Brewton-Parker College is a coeducational, four-year institution affiliated with the Georgia Baptist Convention. Students study the traditional liberal arts and sciences, as well as selected professional and preprofessional programs, in a Christian environment on the main campus at Mount Vernon, in Montgomery County. The school offers extension programs on campuses in Baxley, Glennville, Newnan, Norman Park (in Colquitt County), Savannah, and Liberty County.
Brewton-Parker was founded in 1904 as the Union Baptist Institute, a Baptist elementary and secondary school. The Reverend John Carter Brewton, pastor of the McRae Baptist Church from 1902 to 1905, was a strong advocate of Christian education and had long dreamed of bringing this type of instruction to the children of south Georgia. He shared his dream with Baptists in the immediate area and won early support from both the Telfair and Daniell Baptist associations. Brewton was also able to enlist financial support from Charles Benton Parker, a prominent businessman in McRae, and together they worked to make the dream a reality.
In a joint session early in 1904, the Telfair and Daniell Baptist associations agreed to establish a school in whichever community provided the most support. The Montgomery County towns of Mount Vernon and Ailey, bidding together, submitted a winning bid of $15,000 and fifteen acres of land, and in March 1904 the associations announced that the school would be located between the two towns. On April 28, 1904, the Montgomery County Superior Court granted a charter for the Union Baptist Institute.
Additional associations joined the organizational efforts, and from the delegates of these associations, a board of trustees was elected to administer the school. With Brewton as president, the Union Baptist Institute, offering a curriculum for grades one through eleven, formally opened on September 12, 1905, with 7 teachers and 160 pupils. The institute's first year was successful beyond all expectations. Five additional teachers had to be hired, and the enrollment reached 365. The original campus consisted of four buildings: the main academic building, now known as Gates Hall; a boys' dormitory; a girls' dormitory; and a dining hall.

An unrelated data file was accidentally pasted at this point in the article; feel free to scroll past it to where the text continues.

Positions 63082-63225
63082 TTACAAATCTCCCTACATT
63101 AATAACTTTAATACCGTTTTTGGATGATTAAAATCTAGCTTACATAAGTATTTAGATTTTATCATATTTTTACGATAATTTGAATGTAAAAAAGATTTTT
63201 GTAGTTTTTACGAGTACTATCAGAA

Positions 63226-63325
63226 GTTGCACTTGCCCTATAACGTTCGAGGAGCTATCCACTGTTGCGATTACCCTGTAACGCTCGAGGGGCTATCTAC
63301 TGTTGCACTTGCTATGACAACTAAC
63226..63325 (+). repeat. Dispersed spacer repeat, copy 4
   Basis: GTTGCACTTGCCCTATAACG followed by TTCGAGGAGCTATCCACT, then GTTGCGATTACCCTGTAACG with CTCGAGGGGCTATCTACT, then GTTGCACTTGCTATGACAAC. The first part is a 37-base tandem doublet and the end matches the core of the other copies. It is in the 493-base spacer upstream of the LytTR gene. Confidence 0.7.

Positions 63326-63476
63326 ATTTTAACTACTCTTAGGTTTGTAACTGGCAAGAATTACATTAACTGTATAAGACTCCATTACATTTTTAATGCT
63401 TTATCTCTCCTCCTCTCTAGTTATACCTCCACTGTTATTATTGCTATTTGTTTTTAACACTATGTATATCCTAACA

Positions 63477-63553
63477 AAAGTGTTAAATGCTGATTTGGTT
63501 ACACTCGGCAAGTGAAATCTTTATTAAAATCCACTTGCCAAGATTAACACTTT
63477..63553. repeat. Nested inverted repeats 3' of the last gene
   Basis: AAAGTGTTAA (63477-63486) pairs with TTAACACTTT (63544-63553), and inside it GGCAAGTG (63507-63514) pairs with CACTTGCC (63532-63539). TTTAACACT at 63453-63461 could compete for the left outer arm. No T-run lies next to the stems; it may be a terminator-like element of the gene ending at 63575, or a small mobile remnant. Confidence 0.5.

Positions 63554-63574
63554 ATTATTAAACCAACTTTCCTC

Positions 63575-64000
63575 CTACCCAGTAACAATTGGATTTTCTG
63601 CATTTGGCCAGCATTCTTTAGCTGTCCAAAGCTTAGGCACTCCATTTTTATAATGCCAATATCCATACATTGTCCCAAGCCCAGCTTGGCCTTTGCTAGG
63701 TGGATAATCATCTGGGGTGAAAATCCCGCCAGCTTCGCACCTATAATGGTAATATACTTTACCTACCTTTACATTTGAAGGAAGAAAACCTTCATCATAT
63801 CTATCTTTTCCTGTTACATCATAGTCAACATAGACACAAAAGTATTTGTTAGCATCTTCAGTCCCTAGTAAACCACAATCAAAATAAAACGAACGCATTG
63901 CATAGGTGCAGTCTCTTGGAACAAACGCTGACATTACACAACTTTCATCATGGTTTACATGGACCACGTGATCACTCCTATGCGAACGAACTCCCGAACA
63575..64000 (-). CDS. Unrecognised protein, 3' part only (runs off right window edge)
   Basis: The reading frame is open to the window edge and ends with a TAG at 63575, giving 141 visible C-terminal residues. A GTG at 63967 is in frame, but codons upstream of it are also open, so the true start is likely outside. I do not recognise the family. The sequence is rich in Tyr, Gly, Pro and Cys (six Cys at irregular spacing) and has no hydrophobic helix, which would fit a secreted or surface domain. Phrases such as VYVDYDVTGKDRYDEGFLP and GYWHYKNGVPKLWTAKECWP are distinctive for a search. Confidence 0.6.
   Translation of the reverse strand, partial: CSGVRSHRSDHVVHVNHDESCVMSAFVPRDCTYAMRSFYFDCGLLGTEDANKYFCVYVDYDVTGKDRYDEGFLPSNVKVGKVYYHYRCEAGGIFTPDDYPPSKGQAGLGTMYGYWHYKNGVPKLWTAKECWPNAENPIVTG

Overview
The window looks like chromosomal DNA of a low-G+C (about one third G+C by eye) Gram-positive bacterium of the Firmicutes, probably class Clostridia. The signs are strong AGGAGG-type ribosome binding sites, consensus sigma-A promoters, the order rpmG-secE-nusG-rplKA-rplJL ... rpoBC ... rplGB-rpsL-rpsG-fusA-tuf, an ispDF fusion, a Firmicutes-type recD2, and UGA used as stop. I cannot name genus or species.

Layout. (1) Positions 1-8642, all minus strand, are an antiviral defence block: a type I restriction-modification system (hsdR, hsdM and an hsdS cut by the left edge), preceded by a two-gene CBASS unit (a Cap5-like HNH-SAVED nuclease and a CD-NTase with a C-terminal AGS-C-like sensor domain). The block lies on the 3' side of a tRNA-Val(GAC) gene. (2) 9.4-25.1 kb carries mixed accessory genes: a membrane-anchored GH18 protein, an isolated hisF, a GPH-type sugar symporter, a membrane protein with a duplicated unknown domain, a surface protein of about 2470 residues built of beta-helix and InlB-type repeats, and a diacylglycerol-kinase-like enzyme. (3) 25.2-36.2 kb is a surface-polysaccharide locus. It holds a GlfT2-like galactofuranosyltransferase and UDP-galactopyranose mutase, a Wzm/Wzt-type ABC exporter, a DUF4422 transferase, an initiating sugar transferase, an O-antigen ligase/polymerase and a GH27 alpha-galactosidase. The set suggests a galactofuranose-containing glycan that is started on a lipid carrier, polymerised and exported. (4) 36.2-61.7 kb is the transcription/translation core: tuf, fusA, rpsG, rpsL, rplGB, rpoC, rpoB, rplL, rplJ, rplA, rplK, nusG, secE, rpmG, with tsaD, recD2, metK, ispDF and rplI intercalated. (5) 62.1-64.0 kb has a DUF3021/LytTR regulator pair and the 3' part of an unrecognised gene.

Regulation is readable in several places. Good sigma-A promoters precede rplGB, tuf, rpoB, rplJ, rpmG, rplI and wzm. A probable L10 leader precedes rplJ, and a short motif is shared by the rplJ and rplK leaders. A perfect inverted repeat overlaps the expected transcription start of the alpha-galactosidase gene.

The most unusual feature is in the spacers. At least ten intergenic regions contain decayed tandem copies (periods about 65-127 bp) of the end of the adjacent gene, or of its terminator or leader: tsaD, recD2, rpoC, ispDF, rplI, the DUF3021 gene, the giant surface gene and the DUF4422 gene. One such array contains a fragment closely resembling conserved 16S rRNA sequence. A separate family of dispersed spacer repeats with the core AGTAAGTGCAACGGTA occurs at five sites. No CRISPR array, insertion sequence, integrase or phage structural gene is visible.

In 1912 the trustees changed the name of the school to Brewton-Parker Institute, in honor of the two men who had contributed the most toward its establishment. In 1923 the institution added a college freshman class; four years later, a sophomore class was added, elevating Brewton-Parker Institute to junior college status. Responsibility for elementary education was transferred to the Montgomery County Board of Education in 1929, leaving only high school and junior college courses on campus.
In 1948 all secondary instruction was dropped from the school, and Brewton-Parker Institute officially became Brewton-Parker Junior College. In November of that same year, the Georgia Baptist Convention accepted an offer by the twenty-one Baptist associations of southeast Georgia to transfer complete ownership of Brewton-Parker to the state convention. During the early 1980s, a plan to offer the school's first baccalaureate degree, the Bachelor of Ministry, was conceived. Subsequently, the college continued to operate as a junior college until December 9, 1986, when, with the approval of the Georgia Baptist Convention and the Southern Association of Colleges and Schools, Brewton-Parker became a four-year institution.
The 270-acre campus in Mount Vernon includes forty-six buildings, outdoor athletic properties, and a five-acre lake situated in a tranquil, rural setting. Fall 2004 enrollment was just over 1,100. Brewton-Parker, which celebrated its centennial anniversary in 2004, continues its original mission of providing Christian education to young men and women. The college offers five baccalaureate degrees: the Bachelor of Arts, the Bachelor of Science, the Bachelor of Ministry, the Bachelor of Music, and the Bachelor of Business Administration.